As the vegetables growing in my raised bed gardens are giving way to fall I am slowly cutting things down to start preparing for next years plans. This seasons yield of crop wasn’t as good as last years as we had many grey mornings throughout the summer and the fact that I planted three weeks later due to an extended trip to Florida, yet I still managed to produce enough food to enjoy throughout the season but didn’t quite produce enough to can to make it throughout the winter. The Pacific Northwest can have some pretty tricky seasons given the differences in sunshine and rainfall.
This time of year brings about different emotions as I am sad that the gardens are ending yet happy to not have to worry so much about tending to their needs each morning before work. To every season turn, turn, turn.
I have learned some valuable lessons this year like the fact that plants like squash and cucumbers need more space to thrive and I will be looking at building crawl screens next year to allow them more room to grow up. Last year I developed an automatic sprinkler system where one single sprinkler head rotates to cover all of the gardens. The problem is that in doing this my lawn was getting the brunt of the H2O and stayed wet most of the time and grew to a point where at times I needed to cut it twice a week. I will tweak this system for next season by installing small sprinkler heads right into the raised bed gardens to create more of drip type system.
My thoughts on building a neighborhood network of raised bed gardening is still fresh in my mind and over the winter I will build on the idea to try to bring people in to a small organization where each member will have two 4’x4′ gardens where they will grow just one type of vegetable, or maybe two depending on how many members join. I love this idea because it gives each member the opportunity to become an expert at growing just one or two specific species of plants. We will all work together to assist each other in the construction of these raised beds along with putting together self watering systems. We can also pool our money together to get better prices on things like organic fertilizer, soil, peat moss, vermiculite and canning equipment and books. I figure that we could all meet at a specific location each Saturday to share our vegetables and stories.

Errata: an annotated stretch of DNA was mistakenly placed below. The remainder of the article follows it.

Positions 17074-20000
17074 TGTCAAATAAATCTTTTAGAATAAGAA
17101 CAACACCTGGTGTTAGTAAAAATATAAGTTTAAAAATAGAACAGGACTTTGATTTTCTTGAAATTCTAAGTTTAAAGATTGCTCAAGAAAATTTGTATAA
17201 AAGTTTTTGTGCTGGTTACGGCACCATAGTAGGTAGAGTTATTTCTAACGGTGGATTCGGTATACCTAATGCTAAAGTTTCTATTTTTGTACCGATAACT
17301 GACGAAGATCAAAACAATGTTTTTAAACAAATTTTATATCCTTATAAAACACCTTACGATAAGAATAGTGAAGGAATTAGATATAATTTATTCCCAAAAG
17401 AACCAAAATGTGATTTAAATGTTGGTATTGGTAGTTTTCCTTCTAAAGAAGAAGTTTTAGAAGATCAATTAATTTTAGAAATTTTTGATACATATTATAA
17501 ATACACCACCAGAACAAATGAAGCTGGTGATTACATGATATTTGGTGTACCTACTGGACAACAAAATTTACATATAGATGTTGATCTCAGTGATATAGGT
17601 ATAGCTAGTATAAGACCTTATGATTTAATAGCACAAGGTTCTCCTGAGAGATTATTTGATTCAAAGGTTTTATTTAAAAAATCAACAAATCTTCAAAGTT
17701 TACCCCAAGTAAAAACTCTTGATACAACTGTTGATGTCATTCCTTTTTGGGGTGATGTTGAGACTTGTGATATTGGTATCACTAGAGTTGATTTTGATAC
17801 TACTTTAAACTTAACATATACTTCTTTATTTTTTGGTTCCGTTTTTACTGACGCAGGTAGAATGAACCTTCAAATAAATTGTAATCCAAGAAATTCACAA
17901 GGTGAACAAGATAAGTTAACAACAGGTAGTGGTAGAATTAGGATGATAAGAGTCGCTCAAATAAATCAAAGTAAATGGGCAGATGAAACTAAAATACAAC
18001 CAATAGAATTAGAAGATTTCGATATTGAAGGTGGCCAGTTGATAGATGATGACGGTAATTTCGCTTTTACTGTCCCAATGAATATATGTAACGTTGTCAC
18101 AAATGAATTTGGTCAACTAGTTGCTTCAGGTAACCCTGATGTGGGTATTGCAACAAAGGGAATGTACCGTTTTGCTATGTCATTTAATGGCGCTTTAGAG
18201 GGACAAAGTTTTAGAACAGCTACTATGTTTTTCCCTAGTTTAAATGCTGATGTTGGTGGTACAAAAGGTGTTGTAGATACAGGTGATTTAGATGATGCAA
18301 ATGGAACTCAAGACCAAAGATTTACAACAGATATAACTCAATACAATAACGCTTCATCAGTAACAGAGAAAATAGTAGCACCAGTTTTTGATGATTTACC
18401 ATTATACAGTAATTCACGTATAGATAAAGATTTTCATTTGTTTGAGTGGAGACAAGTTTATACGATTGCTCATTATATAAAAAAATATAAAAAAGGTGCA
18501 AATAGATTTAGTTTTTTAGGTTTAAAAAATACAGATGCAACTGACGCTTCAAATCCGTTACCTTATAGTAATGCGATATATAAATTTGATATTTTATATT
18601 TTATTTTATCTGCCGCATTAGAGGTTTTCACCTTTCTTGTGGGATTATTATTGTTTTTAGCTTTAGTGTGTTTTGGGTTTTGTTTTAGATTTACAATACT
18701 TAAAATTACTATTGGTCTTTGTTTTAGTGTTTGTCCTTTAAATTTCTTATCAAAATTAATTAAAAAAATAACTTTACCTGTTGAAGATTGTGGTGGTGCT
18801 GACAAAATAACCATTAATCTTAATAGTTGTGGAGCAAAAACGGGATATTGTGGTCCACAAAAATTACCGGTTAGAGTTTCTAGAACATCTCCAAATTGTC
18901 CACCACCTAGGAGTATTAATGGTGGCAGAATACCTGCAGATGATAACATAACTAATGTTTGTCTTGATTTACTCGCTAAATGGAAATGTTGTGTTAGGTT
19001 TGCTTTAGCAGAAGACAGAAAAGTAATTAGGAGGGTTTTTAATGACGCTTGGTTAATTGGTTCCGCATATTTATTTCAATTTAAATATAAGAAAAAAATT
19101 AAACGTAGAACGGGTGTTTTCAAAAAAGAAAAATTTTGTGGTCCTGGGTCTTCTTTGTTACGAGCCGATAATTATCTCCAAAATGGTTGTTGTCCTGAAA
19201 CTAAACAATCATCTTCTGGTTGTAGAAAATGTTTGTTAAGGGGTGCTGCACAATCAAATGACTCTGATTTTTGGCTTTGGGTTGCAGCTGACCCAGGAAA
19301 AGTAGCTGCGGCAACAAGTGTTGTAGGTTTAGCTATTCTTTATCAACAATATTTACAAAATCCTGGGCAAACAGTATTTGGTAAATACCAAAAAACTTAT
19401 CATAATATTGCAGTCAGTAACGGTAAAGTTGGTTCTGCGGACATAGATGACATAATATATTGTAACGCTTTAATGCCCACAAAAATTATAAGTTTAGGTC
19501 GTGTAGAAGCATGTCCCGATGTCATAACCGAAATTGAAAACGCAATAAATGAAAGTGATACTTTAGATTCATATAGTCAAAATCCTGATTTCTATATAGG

I believe that this form of community gardening allows for each member to learn at a comfortable pace those specific vegetable they will growing and takes away the pressure of gathering at a specific location of a large garden somewhere in the neighborhood which has always been the traditional model of community gardening. Many times the older model leaves people behind as several members seem to want to take complete control. With this new model Allen can become the Tomato King and Sandra can become the Queen of Lettuce. It builds both pride and a personal respect for nature and community as each member thrives in ways of caring for their own back yard garden. And what better way is there of teaching our children the values of both nature and community? Not only will we share gardening stories but also sharing recipe’s, meals and experiences.
With the simple fact that we all live in a city where large yards are rare this idea also solves the problem of needed space for larger gardens. Rather than moving out to the country where larger lots are available it is much easier to simply utilize the little bit of land we have and share the products. Most of us who live in Cities live here for reasons of convenience. We are closer to work, closer to neighbors should we need help and closer to the stores we shop at.
This will be one of my projects over the winter and I will share more thoughts and progress each step of the way. Happy Fall Season to everyone!